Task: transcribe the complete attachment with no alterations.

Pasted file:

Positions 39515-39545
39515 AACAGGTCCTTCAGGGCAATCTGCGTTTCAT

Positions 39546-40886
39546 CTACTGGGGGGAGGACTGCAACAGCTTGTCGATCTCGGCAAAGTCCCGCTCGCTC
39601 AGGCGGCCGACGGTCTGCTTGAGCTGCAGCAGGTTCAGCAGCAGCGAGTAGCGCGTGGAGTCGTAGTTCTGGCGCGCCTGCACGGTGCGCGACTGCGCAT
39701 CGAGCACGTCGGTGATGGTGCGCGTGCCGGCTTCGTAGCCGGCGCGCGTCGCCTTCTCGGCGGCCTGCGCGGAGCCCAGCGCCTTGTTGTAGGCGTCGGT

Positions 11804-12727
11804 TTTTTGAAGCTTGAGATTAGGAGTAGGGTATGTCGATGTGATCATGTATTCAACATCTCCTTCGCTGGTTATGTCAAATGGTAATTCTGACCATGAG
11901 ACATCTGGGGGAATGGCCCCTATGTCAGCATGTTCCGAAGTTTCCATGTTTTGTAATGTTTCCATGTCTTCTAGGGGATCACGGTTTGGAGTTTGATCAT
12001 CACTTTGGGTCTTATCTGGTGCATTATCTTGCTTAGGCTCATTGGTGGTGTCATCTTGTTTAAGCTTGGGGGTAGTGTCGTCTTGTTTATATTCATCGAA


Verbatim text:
Positions 39515-39545
39515 AACAGGTCCTTCAGGGCAATCTGCGTTTCAT

Positions 39546-40886
39546 CTACTGGGGGGAGGACTGCAACAGCTTGTCGATCTCGGCAAAGTCCCGCTCGCTC
39601 AGGCGGCCGACGGTCTGCTTGAGCTGCAGCAGGTTCAGCAGCAGCGAGTAGCGCGTGGAGTCGTAGTTCTGGCGCGCCTGCACGGTGCGCGACTGCGCAT
39701 CGAGCACGTCGGTGATGGTGCGCGTGCCGGCTTCGTAGCCGGCGCGCGTCGCCTTCTCGGCGGCCTGCGCGGAGCCCAGCGCCTTGTTGTAGGCGTCGGT

Positions 11804-12727
11804 TTTTTGAAGCTTGAGATTAGGAGTAGGGTATGTCGATGTGATCATGTATTCAACATCTCCTTCGCTGGTTATGTCAAATGGTAATTCTGACCATGAG
11901 ACATCTGGGGGAATGGCCCCTATGTCAGCATGTTCCGAAGTTTCCATGTTTTGTAATGTTTCCATGTCTTCTAGGGGATCACGGTTTGGAGTTTGATCAT
12001 CACTTTGGGTCTTATCTGGTGCATTATCTTGCTTAGGCTCATTGGTGGTGTCATCTTGTTTAAGCTTGGGGGTAGTGTCGTCTTGTTTATATTCATCGAA